“It was easier to read, and I didn’t lose my place as much as I usually do, especially reading and then looking up, and then going back – it was easier to find my place in the large print text book than the small text book.”

After this positive feedback, Squires embarked on a mission to build a large print collection in her school library. The process was simple; she purchased large print versions of titles, asked her students where they’d prefer to have the books displayed in the library and, most importantly, let students know that they had the option of a traditional print or large print book.

“My suggestion is to jump right in with large print titles, we’ve only found positives associated with the new direction we’ve taken with this format.”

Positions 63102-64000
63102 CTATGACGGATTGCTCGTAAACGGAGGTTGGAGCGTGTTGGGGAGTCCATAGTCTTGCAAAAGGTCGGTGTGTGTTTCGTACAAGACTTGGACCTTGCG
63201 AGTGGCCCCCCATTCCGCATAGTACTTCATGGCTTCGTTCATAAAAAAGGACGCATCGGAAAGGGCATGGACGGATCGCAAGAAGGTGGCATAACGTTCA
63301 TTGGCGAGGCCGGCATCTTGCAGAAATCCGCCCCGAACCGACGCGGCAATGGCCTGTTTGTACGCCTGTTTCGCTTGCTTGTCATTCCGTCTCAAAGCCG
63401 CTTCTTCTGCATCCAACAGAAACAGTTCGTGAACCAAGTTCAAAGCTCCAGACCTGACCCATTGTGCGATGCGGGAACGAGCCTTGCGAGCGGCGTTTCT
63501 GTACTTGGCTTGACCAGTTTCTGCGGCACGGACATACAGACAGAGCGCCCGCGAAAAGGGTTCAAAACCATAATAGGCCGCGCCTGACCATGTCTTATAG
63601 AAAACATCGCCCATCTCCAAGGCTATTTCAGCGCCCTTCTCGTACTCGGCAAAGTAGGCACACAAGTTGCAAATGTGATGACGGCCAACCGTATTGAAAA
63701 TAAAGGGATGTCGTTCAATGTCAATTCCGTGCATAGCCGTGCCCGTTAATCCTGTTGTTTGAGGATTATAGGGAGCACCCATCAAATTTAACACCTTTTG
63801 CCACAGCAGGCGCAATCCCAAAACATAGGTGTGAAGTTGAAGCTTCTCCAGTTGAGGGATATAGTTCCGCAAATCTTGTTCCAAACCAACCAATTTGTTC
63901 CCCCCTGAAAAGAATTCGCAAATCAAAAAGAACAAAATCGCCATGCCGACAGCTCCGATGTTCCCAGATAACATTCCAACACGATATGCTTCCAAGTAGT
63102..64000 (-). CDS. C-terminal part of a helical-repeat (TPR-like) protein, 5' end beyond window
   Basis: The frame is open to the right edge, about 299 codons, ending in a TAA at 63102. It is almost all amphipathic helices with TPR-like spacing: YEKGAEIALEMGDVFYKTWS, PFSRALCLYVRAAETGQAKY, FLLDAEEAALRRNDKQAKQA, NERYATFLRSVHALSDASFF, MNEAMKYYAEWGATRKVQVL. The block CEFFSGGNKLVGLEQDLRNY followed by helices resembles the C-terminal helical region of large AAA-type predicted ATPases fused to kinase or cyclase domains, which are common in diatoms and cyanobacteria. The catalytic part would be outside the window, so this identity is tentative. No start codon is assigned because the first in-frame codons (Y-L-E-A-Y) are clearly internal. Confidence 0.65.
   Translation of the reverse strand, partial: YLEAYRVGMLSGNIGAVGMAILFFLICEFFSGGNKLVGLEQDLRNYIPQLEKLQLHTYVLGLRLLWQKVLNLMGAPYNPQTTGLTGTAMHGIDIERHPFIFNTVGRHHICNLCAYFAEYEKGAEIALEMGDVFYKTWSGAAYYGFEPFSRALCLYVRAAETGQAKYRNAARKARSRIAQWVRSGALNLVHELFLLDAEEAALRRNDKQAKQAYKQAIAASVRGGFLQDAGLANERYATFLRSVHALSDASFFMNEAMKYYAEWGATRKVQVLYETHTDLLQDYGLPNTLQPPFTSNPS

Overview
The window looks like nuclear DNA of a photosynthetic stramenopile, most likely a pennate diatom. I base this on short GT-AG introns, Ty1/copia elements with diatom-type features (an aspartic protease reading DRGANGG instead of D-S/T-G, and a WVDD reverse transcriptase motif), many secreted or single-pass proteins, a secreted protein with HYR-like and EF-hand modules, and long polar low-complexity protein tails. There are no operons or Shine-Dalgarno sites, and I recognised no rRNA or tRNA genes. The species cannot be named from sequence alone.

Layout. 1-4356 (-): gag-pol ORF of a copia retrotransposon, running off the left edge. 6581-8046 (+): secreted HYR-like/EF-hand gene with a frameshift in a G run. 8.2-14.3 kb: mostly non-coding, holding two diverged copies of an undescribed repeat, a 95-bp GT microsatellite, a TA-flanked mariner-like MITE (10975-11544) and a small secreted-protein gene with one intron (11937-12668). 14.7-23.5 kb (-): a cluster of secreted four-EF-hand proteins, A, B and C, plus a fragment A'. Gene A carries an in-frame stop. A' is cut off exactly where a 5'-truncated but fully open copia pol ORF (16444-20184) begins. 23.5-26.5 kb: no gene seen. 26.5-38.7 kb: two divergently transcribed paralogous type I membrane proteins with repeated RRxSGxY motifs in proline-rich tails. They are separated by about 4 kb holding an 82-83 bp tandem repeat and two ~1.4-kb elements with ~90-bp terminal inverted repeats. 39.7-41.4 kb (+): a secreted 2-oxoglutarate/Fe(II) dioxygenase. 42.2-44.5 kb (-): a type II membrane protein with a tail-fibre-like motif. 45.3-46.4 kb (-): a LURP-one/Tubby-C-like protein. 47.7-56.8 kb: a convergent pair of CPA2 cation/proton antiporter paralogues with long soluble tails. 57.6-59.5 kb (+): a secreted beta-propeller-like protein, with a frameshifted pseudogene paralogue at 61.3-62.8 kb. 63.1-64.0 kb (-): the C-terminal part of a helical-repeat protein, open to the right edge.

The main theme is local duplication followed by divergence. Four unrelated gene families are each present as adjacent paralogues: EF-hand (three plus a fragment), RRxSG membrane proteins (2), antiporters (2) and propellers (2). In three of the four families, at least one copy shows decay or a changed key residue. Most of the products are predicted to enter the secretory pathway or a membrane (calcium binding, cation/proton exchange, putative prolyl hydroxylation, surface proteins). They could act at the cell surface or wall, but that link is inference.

–Tasha Squires, School Librarian at O’Neill Middle School (IL)

Teachers and librarians who participated in the Project Tomorrow study shared similar sentiments, including this feedback from a middle school English teacher:

“I want other teachers to know that giving students choices of books is a great strategy, especially when the book looks like any other book, but is larger print! Now, I will always use these types of books in my classroom because I found them extremely successful at engaging my reluctant readers.”
–English teacher, Marco Forster Middle School (CA)

I urge educators to use what they’ve learned in this article to stimulate new discussions in their school communities. By bringing awareness to new solutions to support student readers, greater emphasis is placed on innovative ways to support literacy and the development of lifelong reading habits.